Academic journal article The Journal of Negro Education

Ferguson and Beyond: A Descriptive Epidemiological Study Using Geospatial Analysis

Academic journal article The Journal of Negro Education

Ferguson and Beyond: A Descriptive Epidemiological Study Using Geospatial Analysis

Article excerpt

Ferguson, Missouri, has emerged as a cultural reference for structural inequality in the United States; however, beyond journalistic descriptions of the community, there is very little in the scholarly literature about the interdependence of health, education, and the well-being of members of this community and its surrounding areas. The current study is important because its focus on the interdependence of health, education, and place has largely been lost in discussions of the geography of opportunity in Ferguson and in similar isolated, at-risk municipalities across the United States (Rusk, 2013). Good health positively influences cognition, learning, achievement, and educational attainment. Similarly, a quality education is associated with better health outcomes. A key risk and protective factor in both education and health is the nature and extent of residential segregation and the associated geographic continuum of poverty and affluence (Purnell, Camberos, & Fields, 2014). In this study, the authors will examine the nature and extent of residential segregation and of health and education disparities in Ferguson and the surrounding region.

In The Truly Disadvantaged, Wilson (1987) is credited with providing a paradigm-changing explanation of the deterioration of segregated African American neighborhoods in the urban context. He argued that, until the mid-1970s, largely African American communities consisted of both poor and middle-class residents. Wilson documented the decline in industrial-age employment opportunities, including factory work, coupled with the out-migration of middle-class African Americans to surrounding suburbs in Chicago. Therefore, many African American communities were left with high concentrations of poverty and of social isolation. Wilson argued that these conditions fostered social instability and related negative developmental outcomes.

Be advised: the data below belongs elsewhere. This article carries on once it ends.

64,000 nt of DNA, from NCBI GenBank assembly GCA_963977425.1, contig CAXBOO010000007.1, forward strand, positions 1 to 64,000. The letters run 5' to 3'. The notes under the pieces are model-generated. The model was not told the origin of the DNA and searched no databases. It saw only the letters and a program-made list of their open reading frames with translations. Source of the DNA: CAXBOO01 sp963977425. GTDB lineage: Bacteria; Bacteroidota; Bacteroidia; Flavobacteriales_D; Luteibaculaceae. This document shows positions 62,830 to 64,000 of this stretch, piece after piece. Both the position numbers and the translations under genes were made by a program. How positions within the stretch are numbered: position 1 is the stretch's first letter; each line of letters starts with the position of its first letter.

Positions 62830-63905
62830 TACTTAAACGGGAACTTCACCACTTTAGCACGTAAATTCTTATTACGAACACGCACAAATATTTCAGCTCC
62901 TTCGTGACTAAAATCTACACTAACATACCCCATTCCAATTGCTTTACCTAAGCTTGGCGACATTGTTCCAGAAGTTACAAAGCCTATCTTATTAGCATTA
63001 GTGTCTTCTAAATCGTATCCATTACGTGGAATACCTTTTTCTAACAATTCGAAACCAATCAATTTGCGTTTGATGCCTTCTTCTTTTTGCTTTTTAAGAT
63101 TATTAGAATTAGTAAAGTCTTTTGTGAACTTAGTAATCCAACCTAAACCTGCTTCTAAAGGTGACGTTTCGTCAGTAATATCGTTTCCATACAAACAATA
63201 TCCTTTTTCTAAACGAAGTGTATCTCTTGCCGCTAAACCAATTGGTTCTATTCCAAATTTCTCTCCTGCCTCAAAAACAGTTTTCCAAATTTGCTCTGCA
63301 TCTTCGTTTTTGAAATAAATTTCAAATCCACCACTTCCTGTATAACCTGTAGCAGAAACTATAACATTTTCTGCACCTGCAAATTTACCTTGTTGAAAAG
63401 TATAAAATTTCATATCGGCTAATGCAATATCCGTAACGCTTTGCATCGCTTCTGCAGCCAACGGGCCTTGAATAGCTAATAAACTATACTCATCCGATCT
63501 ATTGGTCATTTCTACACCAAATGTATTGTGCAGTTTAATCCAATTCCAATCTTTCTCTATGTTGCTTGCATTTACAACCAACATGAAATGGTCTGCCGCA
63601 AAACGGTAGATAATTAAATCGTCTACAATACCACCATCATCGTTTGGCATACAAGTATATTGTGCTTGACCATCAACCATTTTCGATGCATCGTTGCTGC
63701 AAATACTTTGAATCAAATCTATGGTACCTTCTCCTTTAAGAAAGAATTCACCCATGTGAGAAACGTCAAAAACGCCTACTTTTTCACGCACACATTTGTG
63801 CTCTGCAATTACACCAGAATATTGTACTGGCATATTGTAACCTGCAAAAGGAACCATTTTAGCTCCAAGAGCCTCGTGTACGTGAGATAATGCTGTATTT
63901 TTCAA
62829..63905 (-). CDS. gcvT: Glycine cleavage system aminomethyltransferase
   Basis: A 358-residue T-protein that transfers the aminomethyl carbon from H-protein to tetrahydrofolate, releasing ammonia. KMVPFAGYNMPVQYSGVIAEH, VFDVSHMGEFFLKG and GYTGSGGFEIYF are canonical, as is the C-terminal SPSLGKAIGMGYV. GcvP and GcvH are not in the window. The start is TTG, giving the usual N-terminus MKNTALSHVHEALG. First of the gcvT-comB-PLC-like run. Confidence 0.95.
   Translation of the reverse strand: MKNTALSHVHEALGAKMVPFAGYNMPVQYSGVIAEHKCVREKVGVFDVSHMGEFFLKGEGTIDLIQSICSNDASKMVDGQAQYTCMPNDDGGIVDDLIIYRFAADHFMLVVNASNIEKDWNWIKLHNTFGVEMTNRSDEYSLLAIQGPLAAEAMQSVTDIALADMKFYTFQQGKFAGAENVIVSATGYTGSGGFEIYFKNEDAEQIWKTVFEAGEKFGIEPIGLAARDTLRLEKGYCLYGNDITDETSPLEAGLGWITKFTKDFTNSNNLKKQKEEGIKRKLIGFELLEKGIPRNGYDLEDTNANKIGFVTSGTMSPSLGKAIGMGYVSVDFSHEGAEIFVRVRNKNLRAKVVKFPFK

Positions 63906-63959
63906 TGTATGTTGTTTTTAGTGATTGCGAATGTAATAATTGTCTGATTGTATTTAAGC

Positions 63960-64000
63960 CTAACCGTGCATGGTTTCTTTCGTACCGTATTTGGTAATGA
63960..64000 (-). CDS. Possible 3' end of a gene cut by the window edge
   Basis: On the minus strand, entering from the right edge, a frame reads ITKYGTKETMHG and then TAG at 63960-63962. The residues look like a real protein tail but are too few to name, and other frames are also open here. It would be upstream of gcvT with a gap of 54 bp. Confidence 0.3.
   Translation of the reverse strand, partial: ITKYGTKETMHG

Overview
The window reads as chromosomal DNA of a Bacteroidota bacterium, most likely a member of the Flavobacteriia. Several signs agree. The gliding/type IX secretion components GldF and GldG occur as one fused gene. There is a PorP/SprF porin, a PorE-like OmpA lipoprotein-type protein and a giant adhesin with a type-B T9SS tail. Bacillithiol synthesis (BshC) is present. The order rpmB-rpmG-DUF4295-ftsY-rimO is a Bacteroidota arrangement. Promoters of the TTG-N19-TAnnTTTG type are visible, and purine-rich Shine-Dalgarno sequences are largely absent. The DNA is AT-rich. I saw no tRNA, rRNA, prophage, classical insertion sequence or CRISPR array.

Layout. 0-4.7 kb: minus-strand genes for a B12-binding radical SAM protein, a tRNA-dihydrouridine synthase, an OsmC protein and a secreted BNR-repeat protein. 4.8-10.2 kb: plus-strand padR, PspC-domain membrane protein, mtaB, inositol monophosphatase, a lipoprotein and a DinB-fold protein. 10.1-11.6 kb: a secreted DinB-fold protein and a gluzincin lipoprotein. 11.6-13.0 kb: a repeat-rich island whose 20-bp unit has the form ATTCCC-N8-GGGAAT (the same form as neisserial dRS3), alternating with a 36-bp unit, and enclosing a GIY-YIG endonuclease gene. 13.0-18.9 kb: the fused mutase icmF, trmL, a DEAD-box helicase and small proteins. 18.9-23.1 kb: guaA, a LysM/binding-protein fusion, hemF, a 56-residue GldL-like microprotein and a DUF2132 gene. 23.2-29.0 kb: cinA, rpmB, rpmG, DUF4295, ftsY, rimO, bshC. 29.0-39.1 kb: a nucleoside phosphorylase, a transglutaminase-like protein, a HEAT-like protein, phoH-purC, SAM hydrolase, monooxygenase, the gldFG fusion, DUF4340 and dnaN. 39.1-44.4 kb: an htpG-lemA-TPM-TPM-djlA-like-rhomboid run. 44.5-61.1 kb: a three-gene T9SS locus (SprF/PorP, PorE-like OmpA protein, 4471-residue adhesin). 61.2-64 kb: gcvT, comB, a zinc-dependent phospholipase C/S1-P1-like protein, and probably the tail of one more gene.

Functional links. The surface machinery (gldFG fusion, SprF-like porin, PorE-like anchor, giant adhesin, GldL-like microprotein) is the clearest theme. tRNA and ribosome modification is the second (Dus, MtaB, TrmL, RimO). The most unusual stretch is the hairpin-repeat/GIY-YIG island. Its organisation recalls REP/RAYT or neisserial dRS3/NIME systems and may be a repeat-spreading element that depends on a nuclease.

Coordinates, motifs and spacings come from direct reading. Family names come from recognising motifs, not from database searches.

Some scholars assumed that the conditions in Chicago represented those in most urban communities in the United States. In the essay, "No Two Ghettos Are Alike," sociologist Mario Small (2014) stated, "Poor neighborhoods are difficult places to live, but not all are difficult in the same way" (para. 9). Small argued that Wilson's theory linked a substantial and fine-grained set of hypotheses, including many that were confirmed. However, over the course of the past two decades, Wilson's work has inappropriately dominated the picture of urban poverty because for some thought leaders, the work left little room for important questions about its universal applicability across urban metropolitan regions in the United States. Small challenged researchers not to ignore heterogeneity in their discussions of urban poverty and to avoid the related risk of stereotyping. Some scholars have endeavored to avoid this type of mischaracterization of urban poverty through their research, including relatively recent studies of Detroit, Chicago, and Boston (Galster, 2012a; Sampson, 2012; Tach, 2014). The authors accept this challenge as well and seek to better understand the uniqueness of Ferguson, Missouri, and its neighboring communities.

The purpose of this article is to describe an epidemiological study of Ferguson and its surrounding region using geospatial methodology. The aim is to demonstrate the salience of social epidemiological modeling in efforts to better understand how race matters in educational debates and discourse. The following questions will frame this article: What is social epidemiology, and how might this discipline inform the understanding of race and related educational and developmental outcomes in Ferguson and neighboring communities? The authors will discuss how research and policy interests involving racial health disparities and education disparities are interdependent. This will be accomplished by providing an evidentiary base using a variety of underutilized information sources from education and health.

URBAN SEGREGATION AND OPPORTUNITY

Over the past 20 years, there has been a renewed focus on the effects of geospatial arrangements and social contexts as opportunity factors in models of child and adolescent development broadly defined (e. …

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